Posts Tagged ‘energy’

What small New Year’s Resolution Can You Make To Improve Your Life?

Wednesday, December 30th, 2009

Those of us who have chronic illnesses usually want to change our lives in major ways. We want our pain to go away, we want to be able to eat a normal diet, and we want the fatigue to go away so that we have all the energy we used to have. In short, we want all of our symptoms to go away so can have the quality of life we had before we became ill.

Most people with chronic illnesses spend a lot of time thinking about all those changes we want, which is completely understandable since so many of us have symptoms that are very painful and difficult to live with.

But in doing that, we can-and often do-overlook the many small things we can do to improve the quality of our lives. And some of those small things can result in big improvements.

One experiment I’ve read about that was carried out many years ago made me realize the difference small things can make. Researchers Ellen Langer and Judith Rodin divided the residents of a nursing home into two groups, and introduced very small changes  into the lives of those in the experimental group. They were given the option of seeing a weekly movie and a choice of two nights on which to see it. They were given the choice about whether to see visitors in their rooms, the lounge, or outside, and they were given the responsibility of taking care of a houseplant. Only one change was introduced into the lives of those in the control group: they too were given houseplants, but they were told that nursing home staff people would take care of them.

The difference in the quality of life between the experimental group and the control group was dramatic. Those in the former were much happier, and their mortality rate for the 18 months following the experiment was half that of the other group.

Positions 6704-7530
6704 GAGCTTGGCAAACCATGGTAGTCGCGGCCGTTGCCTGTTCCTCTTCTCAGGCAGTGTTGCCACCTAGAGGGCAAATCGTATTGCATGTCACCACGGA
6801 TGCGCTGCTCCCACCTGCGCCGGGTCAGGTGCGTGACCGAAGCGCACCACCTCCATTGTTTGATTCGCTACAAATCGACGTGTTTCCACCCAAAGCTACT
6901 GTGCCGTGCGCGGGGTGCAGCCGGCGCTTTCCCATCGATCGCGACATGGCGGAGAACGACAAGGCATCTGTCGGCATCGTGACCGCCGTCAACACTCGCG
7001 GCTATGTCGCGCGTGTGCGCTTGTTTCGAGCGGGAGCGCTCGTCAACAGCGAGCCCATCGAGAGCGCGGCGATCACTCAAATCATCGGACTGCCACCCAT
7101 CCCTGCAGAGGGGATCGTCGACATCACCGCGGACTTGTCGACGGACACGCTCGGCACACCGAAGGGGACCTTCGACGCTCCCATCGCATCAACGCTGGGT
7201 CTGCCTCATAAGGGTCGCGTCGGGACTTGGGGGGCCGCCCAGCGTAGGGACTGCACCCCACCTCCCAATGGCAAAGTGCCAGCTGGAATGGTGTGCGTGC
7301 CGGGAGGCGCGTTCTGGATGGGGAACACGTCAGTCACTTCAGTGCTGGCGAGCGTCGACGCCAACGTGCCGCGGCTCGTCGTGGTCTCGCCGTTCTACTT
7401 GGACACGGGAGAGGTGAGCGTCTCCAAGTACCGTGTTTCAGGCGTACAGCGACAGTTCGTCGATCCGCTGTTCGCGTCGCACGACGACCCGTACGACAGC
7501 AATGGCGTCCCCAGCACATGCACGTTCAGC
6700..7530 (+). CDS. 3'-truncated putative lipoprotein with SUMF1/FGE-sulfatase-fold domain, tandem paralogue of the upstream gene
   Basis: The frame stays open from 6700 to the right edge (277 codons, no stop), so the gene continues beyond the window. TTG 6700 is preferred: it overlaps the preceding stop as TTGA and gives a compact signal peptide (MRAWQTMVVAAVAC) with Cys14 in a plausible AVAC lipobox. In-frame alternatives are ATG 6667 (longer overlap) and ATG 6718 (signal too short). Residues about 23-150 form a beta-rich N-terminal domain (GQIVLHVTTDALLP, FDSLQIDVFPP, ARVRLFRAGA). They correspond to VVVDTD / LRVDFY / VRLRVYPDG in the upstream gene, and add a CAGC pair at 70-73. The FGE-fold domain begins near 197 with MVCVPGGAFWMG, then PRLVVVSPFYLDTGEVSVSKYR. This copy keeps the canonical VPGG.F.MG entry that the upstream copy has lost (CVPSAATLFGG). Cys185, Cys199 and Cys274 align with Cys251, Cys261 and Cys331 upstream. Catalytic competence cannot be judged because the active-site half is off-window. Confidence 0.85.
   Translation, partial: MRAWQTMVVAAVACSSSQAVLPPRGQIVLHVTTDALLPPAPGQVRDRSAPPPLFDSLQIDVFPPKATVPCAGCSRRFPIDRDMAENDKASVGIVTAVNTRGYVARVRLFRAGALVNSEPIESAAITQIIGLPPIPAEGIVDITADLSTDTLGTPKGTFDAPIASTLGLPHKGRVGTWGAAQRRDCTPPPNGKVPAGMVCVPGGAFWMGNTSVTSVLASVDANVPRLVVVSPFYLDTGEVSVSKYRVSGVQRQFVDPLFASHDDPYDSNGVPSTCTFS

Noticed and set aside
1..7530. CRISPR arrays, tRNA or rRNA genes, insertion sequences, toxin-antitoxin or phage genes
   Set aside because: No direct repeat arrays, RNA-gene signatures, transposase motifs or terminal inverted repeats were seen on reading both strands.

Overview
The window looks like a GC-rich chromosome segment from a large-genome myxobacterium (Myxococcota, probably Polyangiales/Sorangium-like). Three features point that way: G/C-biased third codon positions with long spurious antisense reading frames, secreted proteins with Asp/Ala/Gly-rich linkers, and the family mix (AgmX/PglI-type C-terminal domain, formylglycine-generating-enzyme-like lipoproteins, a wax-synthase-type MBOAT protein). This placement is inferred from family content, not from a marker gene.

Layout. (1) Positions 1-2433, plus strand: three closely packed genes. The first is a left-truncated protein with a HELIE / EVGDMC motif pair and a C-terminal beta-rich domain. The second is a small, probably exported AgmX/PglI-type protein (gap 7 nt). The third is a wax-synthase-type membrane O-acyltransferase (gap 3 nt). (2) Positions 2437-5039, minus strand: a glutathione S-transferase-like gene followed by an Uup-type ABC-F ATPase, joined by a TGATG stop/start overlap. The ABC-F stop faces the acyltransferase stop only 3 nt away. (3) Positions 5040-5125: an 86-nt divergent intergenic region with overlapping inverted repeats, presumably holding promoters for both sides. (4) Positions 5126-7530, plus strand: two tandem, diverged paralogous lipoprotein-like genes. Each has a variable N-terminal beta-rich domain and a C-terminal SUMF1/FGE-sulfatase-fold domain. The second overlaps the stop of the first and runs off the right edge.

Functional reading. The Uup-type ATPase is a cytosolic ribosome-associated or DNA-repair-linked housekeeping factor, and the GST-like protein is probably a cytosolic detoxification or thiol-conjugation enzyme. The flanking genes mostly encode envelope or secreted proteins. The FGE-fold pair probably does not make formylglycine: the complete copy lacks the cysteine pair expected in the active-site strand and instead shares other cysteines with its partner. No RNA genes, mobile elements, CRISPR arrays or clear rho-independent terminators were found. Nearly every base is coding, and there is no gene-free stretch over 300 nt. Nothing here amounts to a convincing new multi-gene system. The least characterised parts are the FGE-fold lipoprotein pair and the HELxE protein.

The results of that experiment don’t mean you should stop wanting your illness to go into remission, but they do demonstrate that small changes can lead to big improvements.

Since the new year is only a few days away, I will leave you with this question: what small New Year’s Resolution do you want to make – and keep?

Finding a balance – with love, and seeing the Dalai Lama

Friday, April 24th, 2009

I recently coached a woman – I’ll call her Donna – who was doing pretty well managing her chronic illness. But she was having some troubling symptoms and was afraid they would get worse. At the same time, she was building a business, and like all of us, she needed to earn a living. She was torn between whether she should give her time, energy, and love to her health or to her business.

If you face a similar dilemma, you may want to consider what I said to Donna. I told her that I thought she should give her time, energy, and love to the part of herself that was torn and trying to decide what to give her time, energy, and love to. It was clear to me that that part of Donna had the biggest immediate need for those things, but was getting little if any of them. I knew that once she gave that part of herself the time, energy, and love it needed that she would be in a much better place to make decisions about finding the right balance in those other areas of her life.

On another note, today was a very special and memorable day because I got to see the Dalai Lama. Like many of you, I’ve admired him for a long time. So when tickets went on sale last December for a talk he was giving at the University of California at Santa Barbara, I immediately bought two. It was a good thing that I acted quickly, because they sold out in two hours.

The talk was at 9:30 this morning. We were supposed to be there two hours early, since everyone was going to be scanned before they were allowed into the arena. That meant getting up at 6:00 – a challenge for me, since I’m not an early riser. But it was definitely worth it. I really enjoyed hearing him talk. He spoke about the nature of the mind, a subject that I find fascinating. His wisdom, humor, and compassion were obvious, in spite of the fact that his English was sometimes hard to understand (he gave about half the talk in Tibetan, which an interpreter translated for us). As I said, it was a very special and memorable day.